At least ten working days before the agreed-upon start time for the examination, the student submits to the committee via email the final version of an annotated bibliography of at least 30 items (some of which will likely be new since the first draft, reflecting priorities agreed upon at the meeting about the Exam Proposal), and two or three suggested questions they are prepared to answer for the examination.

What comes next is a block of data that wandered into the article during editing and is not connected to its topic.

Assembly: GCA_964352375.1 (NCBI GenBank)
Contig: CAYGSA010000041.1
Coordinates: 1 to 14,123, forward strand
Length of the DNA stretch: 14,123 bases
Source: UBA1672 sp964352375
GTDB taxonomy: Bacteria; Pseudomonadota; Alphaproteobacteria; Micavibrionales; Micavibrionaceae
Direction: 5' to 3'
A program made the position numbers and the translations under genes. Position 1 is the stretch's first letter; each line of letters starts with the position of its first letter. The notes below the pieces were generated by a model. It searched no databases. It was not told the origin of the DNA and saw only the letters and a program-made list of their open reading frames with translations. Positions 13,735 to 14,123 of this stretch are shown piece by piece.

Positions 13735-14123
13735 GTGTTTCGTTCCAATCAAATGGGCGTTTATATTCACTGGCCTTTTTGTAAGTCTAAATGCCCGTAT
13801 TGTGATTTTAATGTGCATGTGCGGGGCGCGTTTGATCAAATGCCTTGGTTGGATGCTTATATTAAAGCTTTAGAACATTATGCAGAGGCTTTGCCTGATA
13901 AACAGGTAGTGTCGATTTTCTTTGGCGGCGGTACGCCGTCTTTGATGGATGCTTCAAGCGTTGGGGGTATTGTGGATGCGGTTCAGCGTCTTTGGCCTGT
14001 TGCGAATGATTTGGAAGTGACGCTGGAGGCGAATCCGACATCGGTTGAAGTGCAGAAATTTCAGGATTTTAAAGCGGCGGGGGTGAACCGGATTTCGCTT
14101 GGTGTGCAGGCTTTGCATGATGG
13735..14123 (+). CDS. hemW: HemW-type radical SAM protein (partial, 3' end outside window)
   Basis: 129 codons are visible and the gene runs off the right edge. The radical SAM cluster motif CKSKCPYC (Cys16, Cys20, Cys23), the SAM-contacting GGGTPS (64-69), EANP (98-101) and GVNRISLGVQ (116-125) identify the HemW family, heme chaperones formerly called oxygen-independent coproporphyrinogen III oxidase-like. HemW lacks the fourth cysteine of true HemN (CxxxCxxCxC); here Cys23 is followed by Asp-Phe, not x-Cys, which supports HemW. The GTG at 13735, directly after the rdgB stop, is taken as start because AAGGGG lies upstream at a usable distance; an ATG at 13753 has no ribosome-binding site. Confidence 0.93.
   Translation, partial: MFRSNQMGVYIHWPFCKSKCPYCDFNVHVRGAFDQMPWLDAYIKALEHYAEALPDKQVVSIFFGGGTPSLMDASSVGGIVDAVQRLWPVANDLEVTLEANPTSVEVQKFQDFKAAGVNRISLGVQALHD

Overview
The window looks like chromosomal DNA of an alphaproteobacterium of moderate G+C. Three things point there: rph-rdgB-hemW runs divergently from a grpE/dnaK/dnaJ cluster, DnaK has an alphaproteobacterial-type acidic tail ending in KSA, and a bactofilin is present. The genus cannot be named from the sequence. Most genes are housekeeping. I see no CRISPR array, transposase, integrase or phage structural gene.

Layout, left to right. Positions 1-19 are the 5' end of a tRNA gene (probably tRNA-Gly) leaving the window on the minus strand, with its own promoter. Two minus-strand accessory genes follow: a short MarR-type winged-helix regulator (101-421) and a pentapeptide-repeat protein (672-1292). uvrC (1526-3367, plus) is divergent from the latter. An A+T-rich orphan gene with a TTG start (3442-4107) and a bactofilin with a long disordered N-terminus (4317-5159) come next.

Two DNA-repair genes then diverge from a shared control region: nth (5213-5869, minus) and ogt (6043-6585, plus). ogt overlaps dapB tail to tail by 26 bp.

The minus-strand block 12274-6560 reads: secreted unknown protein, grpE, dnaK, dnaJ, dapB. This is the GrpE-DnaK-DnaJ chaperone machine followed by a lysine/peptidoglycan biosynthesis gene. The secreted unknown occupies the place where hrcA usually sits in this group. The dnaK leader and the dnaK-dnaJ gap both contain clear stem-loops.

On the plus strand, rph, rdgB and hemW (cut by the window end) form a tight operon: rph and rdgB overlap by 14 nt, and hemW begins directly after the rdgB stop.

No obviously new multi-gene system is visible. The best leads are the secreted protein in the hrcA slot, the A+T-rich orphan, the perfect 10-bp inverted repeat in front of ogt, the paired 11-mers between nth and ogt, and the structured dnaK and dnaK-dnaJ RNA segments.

The committee then crafts a question or questions for the exam, which they send to the student on the date mutually agreed upon. The general expectation is that the student will write 5000 to 7000 words, not including footnotes. If the examination includes artistic work, the committee will adjust the length of the written examination accordingly; that is, the production component is not to be considered over and above the written component. The student will have ten working days to complete the exam (though accommodations can be made in advance for a longer period if work or other responsibilities intervene). The student will distribute their answer to all committee members. Within ten working days of the deadline for the exam answer, each examiner fills out Form 2 - PhD Qualifying Exam Evaluation Form for Committee Members including comments on the exam, and returns it to the supervisor. The supervisor determines the decision based on a majority of the three evaluations; notifies the student, drawing from the comments on Form 2 to compile feedback for the student; and forwards all copies of Form 2 to the Program Administrator. If the exam is deemed a “pass,” the supervisor fills out and submits Form 3 - PhD Qualifying Examination Approval to the program assistant. If the student receives a "Revisions required," they have 10 working days to complete the revisions and resubmit, and the same process is followed as above. If the student fails the exam, the student will have one chance to re-write it within the next six months, with the same process followed as above.